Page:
May 6, 2020
First Patient Enrolled in Biotronik's BIOFLOW-DAPT Trial
May 6, 2020—Biotronik announced the enrollment of the first patient in the BIOFLOW-DAPT trial evaluating a dual-antiplatelet therapy (DAPT) regimen in a complex subgroup of patients undergoing percutaneous coronary intervention (PCI). The randomized controlled trial aims to assess the safety and efficacy of the company's Orsiro Mission drug-eluting stent (DES) in combination with 1-month DAPT in patients with a high risk of bleeding.
The prospective, multicenter trial has a planned enrollment of up to 1,948 patients at > 80 study sites. Eligible high bleeding–risk patients will be randomized 1:1 to receive either the Orsiro Mission DES or the Medtronic Resolute Onyx DES. The trial’s primary endpoint is a composite rate of cardiac death, myocardial infarction, and definite or probable stent thrombosis assessed at 12 months.
The first implantation was successfully performed by Henning Kelbæk, MD, of Sjaellaands University Hospital in Roskilde, Denmark. The BIOFLOW-DAPT trial's principal investigator is Professor Marco Valgimigli, MD, who is Head of Clinical Research, Department of Cardiology at Inselspital in Bern, Switzerland.
“The use of DAPT therapy following stent implantation is critical for the prevention of coronary stent thrombosis and other major adverse events,” stated Prof. Valgimigli in the company's press release. “Until today, clinical results have been controversial in defining the optimal DAPT therapy for an often under-represented patient group that faces an increased risk of cardiovascular events. Our study will help us determine the optimal DAPT duration in this challenging population undergoing PCI with the newly launched Orsiro Mission DES.”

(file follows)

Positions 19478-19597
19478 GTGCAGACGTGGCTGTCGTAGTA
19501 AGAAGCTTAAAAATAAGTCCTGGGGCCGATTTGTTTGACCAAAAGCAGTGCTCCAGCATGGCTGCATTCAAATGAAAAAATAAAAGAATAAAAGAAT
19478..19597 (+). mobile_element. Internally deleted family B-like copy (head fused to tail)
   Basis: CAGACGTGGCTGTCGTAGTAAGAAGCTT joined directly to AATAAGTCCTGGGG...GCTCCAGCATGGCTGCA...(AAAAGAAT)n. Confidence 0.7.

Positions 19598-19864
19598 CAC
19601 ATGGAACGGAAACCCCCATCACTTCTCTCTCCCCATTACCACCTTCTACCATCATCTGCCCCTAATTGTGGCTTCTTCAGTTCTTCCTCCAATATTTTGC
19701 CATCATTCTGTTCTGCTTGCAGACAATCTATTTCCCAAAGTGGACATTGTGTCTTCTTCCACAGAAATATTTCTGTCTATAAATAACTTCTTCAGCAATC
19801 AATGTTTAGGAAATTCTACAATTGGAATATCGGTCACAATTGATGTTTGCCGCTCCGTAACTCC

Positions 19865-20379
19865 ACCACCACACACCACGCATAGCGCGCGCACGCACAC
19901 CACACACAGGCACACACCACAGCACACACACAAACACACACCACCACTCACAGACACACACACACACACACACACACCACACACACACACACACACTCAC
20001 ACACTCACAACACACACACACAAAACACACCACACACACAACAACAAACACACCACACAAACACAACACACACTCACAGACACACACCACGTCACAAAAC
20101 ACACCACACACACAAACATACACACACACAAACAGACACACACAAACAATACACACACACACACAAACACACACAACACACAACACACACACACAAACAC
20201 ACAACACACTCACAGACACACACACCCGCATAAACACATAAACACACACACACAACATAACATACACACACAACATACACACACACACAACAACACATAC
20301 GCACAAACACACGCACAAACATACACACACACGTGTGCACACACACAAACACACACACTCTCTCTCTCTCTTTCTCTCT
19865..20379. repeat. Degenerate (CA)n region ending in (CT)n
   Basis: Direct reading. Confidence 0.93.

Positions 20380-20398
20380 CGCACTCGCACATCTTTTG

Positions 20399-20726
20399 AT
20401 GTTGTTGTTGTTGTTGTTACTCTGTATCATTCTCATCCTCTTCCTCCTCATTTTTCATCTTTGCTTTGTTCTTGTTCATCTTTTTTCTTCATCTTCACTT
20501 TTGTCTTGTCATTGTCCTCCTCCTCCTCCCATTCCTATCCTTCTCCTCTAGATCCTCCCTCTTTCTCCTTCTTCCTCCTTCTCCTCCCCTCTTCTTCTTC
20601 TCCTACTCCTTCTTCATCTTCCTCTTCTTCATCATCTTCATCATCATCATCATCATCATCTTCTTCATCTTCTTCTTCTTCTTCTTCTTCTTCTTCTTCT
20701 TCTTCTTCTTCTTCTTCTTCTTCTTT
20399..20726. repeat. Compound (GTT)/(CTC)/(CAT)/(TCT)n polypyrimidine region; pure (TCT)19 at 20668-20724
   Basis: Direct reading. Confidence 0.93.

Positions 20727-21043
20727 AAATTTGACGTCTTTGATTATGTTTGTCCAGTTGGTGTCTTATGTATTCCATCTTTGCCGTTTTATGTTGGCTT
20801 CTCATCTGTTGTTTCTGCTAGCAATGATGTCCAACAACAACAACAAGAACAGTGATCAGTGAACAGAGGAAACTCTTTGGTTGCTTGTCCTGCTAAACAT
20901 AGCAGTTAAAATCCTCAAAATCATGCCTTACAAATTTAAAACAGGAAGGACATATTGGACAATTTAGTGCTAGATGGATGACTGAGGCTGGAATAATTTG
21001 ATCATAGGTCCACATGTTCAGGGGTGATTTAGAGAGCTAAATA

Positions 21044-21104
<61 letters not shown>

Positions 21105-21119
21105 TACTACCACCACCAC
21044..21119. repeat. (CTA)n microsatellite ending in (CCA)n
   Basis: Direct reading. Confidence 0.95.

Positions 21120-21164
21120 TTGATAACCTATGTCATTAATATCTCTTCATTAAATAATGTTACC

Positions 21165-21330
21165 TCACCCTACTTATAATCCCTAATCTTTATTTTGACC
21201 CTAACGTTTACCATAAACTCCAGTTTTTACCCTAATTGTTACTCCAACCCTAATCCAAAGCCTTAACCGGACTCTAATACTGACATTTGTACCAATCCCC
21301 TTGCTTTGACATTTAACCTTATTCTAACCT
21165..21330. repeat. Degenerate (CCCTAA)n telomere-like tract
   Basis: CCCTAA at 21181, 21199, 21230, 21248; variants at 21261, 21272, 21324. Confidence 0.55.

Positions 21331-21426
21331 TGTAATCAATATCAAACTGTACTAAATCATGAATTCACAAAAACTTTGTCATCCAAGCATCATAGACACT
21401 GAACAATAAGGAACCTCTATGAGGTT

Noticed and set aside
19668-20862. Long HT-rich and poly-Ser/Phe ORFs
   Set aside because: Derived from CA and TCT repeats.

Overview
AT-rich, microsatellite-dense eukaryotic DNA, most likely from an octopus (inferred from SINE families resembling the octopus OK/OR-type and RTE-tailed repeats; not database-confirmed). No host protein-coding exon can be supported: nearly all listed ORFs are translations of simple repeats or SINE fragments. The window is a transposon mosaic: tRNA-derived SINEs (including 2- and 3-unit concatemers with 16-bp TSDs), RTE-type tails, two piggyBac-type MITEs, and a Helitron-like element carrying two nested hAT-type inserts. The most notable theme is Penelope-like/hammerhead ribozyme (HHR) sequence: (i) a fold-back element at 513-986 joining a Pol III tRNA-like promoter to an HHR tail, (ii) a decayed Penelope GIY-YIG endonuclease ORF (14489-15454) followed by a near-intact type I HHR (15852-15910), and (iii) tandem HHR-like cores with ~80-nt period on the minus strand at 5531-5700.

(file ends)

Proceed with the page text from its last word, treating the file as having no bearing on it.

Additionally, Biotronik announced that data from the TICO RCT demonstrated the safety and efficacy of a shortened DAPT regimen of 3 months after stenting followed by ticagrelor monotherapy in patients with acute coronary syndrome (ACS) treated with Orsiro. Yangsoo Jang, MD, presented the results at ACC.20/WCC Virtual, the American College of Cardiology’s Annual Scientific Session Together with World Congress of Cardiology held online March 28–30.
Dr. Jang, who is from Yonsei University College of Medicine in Seoul, South Korea, commented in the company's announcement, “Our findings are consistent with the TWILIGHT trial, which showed the benefit of an aspirin-free strategy in complex and high bleeding–risk patients. Our trial indicates the optimal strategy; balancing both ischemic and bleeding risks in ACS patients treated with the Orsiro stent and providing further clinical evidence for the safety of a shortened DAPT treatment beyond the current guidelines.”
The company reported that TICO's primary endpoint results of the 3,056 ACS patients enrolled showed significantly lower rates of net adverse cardiac events (3.9% vs 5.9%; P = .01) in patients discontinuing aspirin 3 months after PCI and continuing with ticagrelor only, compared with patients following a conventional DAPT therapy for 12 months.
The difference seen in the primary endpoint was mainly driven by significantly lower rates of major bleeding (1.7% vs 3%; P = .02) favoring the ticagrelor monotherapy arm, without significant differences observed between the two groups in regard to major adverse cardiac and cerebrovascular events (2.3% vs 3.4%; P = .09). The primary endpoint landmark analysis confirmed that divergence arose after 3 months postindex procedure when aspirin was stopped in the ticagrelor monotherapy group (1.4% vs 3.5%; P = .001) compared with the 12-month conventional DAPT group, noted Biotronik.